History

SSDR regulations permit owners to build and fly their own aircraft. It's introduction enabled enthusiasts to recapture the pioneer spirit of flight as owners were allowed to source components in a free market and assemble an aircraft encorporating their own spirit.

For me, it meant getting back to the origins of microlights - a cheap, fun hobby for when the weather is right.

I have been a microlight pilot for some years and previously flew a Quantum 582. It was a nice aircraft but is, by today's standards, a little thirsty. A point emphasised by the sub 10-litres per hour consumption of many 4-stroke microlights now on the market and exasperated by the seemingly ever increasing cost of fuel.

I saw the introduction of SSDR as an opportunity to fly something light and economic. Something to use to "flutter around in, on a summer's evening". As an "arial tourist", speed was not as important as comfort, economy and visibility.

The Exxtacy wing

Starting from the wing, I appreciated early on that rigid-wing gliders had dramatically changed the sport of hang-gliding, leaving the traditional Rogallo design delta wings standing. They offered glide ratios as high as 20:1 where conventional delta flex-wings achieve only 12:1, a traditional microlight perhaps only 7:1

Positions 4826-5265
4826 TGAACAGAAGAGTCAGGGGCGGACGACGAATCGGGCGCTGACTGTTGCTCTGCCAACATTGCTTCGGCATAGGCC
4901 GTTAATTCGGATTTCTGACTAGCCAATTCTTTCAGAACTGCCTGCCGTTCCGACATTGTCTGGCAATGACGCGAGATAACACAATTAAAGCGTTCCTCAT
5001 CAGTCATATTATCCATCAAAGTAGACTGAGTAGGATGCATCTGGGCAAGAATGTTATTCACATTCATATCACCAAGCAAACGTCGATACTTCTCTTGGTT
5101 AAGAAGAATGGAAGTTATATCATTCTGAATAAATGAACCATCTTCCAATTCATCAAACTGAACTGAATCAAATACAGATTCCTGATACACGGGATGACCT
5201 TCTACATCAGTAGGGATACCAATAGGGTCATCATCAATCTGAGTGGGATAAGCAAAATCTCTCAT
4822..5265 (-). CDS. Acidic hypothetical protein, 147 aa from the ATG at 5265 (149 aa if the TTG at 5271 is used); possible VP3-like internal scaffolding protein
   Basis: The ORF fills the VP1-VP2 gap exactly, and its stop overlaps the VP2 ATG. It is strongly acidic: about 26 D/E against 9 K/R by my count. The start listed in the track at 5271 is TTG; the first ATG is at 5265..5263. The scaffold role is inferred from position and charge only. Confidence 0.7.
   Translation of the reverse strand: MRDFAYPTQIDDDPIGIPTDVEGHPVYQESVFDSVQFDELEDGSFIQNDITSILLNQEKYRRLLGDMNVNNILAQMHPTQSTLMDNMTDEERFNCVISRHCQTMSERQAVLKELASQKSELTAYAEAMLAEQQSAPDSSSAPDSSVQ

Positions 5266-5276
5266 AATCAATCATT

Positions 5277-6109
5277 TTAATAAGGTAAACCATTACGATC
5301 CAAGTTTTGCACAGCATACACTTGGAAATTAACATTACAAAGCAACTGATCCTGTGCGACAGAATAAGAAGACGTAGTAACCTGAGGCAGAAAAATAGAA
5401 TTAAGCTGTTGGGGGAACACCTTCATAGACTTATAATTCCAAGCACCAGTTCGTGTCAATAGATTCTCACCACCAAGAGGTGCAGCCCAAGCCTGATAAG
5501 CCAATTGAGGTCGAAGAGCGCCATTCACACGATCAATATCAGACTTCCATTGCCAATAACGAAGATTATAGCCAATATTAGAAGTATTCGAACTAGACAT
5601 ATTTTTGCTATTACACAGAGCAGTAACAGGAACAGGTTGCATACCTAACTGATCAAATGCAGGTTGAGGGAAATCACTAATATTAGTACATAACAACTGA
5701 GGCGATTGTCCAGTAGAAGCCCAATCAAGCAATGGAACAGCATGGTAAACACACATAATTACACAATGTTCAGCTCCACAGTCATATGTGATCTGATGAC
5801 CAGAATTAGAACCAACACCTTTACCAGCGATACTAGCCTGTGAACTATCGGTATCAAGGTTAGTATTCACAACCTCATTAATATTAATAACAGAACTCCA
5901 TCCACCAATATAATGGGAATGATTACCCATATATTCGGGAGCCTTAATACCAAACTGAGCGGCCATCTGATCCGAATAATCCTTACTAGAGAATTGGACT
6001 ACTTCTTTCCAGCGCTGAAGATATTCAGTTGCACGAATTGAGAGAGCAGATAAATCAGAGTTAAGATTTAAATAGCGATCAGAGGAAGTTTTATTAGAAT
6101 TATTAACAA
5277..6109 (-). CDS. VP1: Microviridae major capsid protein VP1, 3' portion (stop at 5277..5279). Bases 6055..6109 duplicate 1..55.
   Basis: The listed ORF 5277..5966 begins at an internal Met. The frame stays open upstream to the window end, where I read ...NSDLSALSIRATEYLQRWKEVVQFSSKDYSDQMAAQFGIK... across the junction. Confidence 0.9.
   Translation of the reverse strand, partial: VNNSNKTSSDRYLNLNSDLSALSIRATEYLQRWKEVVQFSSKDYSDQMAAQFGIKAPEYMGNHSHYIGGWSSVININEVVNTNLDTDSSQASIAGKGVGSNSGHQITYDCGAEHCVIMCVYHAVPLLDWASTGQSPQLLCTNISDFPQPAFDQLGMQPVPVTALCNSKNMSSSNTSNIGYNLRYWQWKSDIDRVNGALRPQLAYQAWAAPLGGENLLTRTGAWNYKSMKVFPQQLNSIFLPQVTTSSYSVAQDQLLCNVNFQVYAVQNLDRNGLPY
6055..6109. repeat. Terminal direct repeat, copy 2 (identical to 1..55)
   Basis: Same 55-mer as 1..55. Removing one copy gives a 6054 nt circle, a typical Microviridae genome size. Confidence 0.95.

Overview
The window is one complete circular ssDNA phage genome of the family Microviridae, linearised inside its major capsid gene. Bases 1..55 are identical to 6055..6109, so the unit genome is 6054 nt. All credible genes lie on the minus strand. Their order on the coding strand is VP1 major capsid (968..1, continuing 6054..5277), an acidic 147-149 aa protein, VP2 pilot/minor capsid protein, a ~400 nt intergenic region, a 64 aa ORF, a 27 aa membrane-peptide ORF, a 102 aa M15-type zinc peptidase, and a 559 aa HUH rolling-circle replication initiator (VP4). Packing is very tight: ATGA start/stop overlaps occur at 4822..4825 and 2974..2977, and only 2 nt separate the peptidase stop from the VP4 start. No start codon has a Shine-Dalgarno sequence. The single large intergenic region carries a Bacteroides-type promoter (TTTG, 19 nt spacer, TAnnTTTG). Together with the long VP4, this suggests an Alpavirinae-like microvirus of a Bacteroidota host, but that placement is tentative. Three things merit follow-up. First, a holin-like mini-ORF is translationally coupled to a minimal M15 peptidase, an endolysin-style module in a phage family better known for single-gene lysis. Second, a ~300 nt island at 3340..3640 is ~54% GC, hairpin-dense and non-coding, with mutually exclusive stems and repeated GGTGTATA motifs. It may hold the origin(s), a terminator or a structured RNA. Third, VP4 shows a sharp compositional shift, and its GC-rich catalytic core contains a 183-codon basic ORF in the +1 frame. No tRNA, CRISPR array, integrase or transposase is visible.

The wing I chose was an Exxtacy 160 made by Flight Design in Germany. Seen here before being branded with it's UK registration.

It was not the youngest of wings, but available, affordable and rated at 160Kg MTOW it would do very nicely.


The trke in Provence, having new battery fitted by Andre, it's previous owner

The trike choice was largely a matter of luck. I spent a great many hours researching and learnt of numerous interesting lightweight units including The Skycycle, Trikosaurus, DragonFly and Flycastelluccio's Trike Delta.

I had nearly settled on the Flycastelluccio product when the owner of the Exxtacy wing I was about to buy lent me a copy of the World Directory of Leisure Aviation. Looking through, my eye was caught by Michael Gaiguant's Alize and seeing that the UK agent was local to me I picked up the phone without delay.

His demonstrator trike was a delight. Fitted with a Corsair Black Magic engine, it looked beautifully engineered and so light I could lift it with one hand.


Author trying the trike for size

My hunt for an Alise trike took me to Provence in Southern France, a round trip of 1,400 miles, to buy an Alize Trike with Fuji 16 wing.

The photo above shows Andre, it's previous owner, fitting a new battery.

On the left: the author trying out the trike for size.

I never did get to fly the Alize with it's Fuji wing. It would have been interesting to compare it's performance with the Exxtacy.